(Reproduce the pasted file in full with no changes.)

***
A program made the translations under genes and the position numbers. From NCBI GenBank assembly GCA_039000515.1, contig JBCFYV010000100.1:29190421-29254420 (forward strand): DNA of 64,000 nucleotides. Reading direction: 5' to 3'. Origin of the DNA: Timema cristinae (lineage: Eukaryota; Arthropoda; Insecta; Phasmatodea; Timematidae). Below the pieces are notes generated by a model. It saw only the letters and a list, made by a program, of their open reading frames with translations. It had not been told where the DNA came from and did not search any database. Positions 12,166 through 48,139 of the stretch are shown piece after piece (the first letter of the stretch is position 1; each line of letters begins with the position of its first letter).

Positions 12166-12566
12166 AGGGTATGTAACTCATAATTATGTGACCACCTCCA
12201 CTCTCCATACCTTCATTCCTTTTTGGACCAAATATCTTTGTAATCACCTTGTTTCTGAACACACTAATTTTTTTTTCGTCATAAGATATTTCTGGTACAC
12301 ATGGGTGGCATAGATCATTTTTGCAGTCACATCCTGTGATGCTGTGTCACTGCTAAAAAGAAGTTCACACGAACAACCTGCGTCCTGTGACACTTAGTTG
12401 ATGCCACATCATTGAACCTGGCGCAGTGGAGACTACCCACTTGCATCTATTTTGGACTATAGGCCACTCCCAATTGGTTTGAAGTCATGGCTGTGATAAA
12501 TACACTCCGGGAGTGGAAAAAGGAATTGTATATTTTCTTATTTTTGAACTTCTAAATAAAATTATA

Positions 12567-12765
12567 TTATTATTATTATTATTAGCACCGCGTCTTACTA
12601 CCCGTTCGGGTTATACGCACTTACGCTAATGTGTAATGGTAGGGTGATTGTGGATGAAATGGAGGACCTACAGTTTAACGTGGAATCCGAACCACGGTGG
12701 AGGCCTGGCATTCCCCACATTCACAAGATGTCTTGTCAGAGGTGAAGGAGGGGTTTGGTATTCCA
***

A program made the translations under genes and the position numbers. From NCBI GenBank assembly GCA_039000515.1, contig JBCFYV010000100.1:29190421-29254420 (forward strand): DNA of 64,000 nucleotides. Reading direction: 5' to 3'. Origin of the DNA: Timema cristinae (lineage: Eukaryota; Arthropoda; Insecta; Phasmatodea; Timematidae). Below the pieces are notes generated by a model. It saw only the letters and a list, made by a program, of their open reading frames with translations. It had not been told where the DNA came from and did not search any database. Positions 12,166 through 48,139 of the stretch are shown piece after piece (the first letter of the stretch is position 1; each line of letters begins with the position of its first letter).

Positions 12166-12566
12166 AGGGTATGTAACTCATAATTATGTGACCACCTCCA
12201 CTCTCCATACCTTCATTCCTTTTTGGACCAAATATCTTTGTAATCACCTTGTTTCTGAACACACTAATTTTTTTTTCGTCATAAGATATTTCTGGTACAC
12301 ATGGGTGGCATAGATCATTTTTGCAGTCACATCCTGTGATGCTGTGTCACTGCTAAAAAGAAGTTCACACGAACAACCTGCGTCCTGTGACACTTAGTTG
12401 ATGCCACATCATTGAACCTGGCGCAGTGGAGACTACCCACTTGCATCTATTTTGGACTATAGGCCACTCCCAATTGGTTTGAAGTCATGGCTGTGATAAA
12501 TACACTCCGGGAGTGGAAAAAGGAATTGTATATTTTCTTATTTTTGAACTTCTAAATAAAATTATA

Positions 12567-12765
12567 TTATTATTATTATTATTAGCACCGCGTCTTACTA
12601 CCCGTTCGGGTTATACGCACTTACGCTAATGTGTAATGGTAGGGTGATTGTGGATGAAATGGAGGACCTACAGTTTAACGTGGAATCCGAACCACGGTGG
12701 AGGCCTGGCATTCCCCACATTCACAAGATGTCTTGTCAGAGGTGAAGGAGGGGTTTGGTATTCCA